I have to confess I used to avoid going to second-hand stores–not because I’m a snob, but because I’m sort of a hypochondriac. I always imagined those places teeming with viruses and crawling with germs. But my recent move to Ann Arbor as a grad student forced me to evaluate living a more practical lifestyle.
by Greg Schutz
The 2012 education platform released by the Republican Party of Texas last summer contains more than just a troubling attack on critical thinking skills in the classroom. Considered in a broad historical context, the GOP’s platform lays bare fundamental inconsistencies in the conservative thought that birthed it. The product of a grossly divided intellectual legacy, it represents an extraordinary cheapening of our American heritage.
by Claire Skinner
Like most creative writers (especially us wayward poets), I don’t relish being told what to do. Perhaps this is why I bristle when I hear the dictum write every day. To me, writing every day doesn’t sound appetizing: it sounds like a dry piece of rye toast with no butter. It sounds Machiavellian. It sounds like a chore, replete with brooms and mops and green jars of Comet. As it is, my To Do List is already chock-full of this and that and a little more of this.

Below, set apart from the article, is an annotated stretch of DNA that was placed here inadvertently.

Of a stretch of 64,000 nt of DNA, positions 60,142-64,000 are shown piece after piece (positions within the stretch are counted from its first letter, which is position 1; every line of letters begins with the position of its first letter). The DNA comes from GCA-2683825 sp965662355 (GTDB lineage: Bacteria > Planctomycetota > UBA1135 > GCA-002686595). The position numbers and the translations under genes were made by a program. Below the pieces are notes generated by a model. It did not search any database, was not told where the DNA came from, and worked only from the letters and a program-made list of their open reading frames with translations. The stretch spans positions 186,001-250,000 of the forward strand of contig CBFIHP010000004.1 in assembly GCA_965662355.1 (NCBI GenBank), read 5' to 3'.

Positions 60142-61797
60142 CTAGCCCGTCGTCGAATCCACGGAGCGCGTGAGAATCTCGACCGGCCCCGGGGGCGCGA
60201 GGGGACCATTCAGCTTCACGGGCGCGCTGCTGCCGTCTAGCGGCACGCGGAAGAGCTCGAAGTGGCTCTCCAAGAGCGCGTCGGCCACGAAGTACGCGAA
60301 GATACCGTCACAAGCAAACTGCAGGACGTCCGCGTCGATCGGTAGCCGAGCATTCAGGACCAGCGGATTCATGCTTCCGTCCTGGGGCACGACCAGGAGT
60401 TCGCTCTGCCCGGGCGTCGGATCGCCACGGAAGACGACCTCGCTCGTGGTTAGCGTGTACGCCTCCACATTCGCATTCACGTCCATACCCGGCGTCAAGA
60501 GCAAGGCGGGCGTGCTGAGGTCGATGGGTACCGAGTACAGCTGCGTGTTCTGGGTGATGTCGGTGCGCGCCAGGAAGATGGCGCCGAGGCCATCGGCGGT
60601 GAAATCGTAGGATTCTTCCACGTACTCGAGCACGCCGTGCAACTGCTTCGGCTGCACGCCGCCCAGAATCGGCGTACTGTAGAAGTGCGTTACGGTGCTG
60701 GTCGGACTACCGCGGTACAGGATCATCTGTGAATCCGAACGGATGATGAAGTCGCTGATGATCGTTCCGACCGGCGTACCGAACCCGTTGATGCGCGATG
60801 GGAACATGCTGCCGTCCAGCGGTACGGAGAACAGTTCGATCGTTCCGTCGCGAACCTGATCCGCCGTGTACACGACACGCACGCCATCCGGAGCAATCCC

Believing as we do that Michigan is a state where literature matters, we’d love to invite you, wherever you are, to visit our fine state this month to celebrate the written word. We’re hosting a day-long symposium, called The State of the Book, and drawing a crowd of writers and readers from around the world to talk books in Ann Arbor.
1. Between Grief and Sorrow
Grief staggers around the house
some thief has emptied.
It wants to tell you everything
all over again; blame is the story
grief hammers, hammering until your leg shakes,
your right foot won’t stop tapping.
It’s a dance for the shaken,
strung out with waiting, and now look
who’s back to guard the door: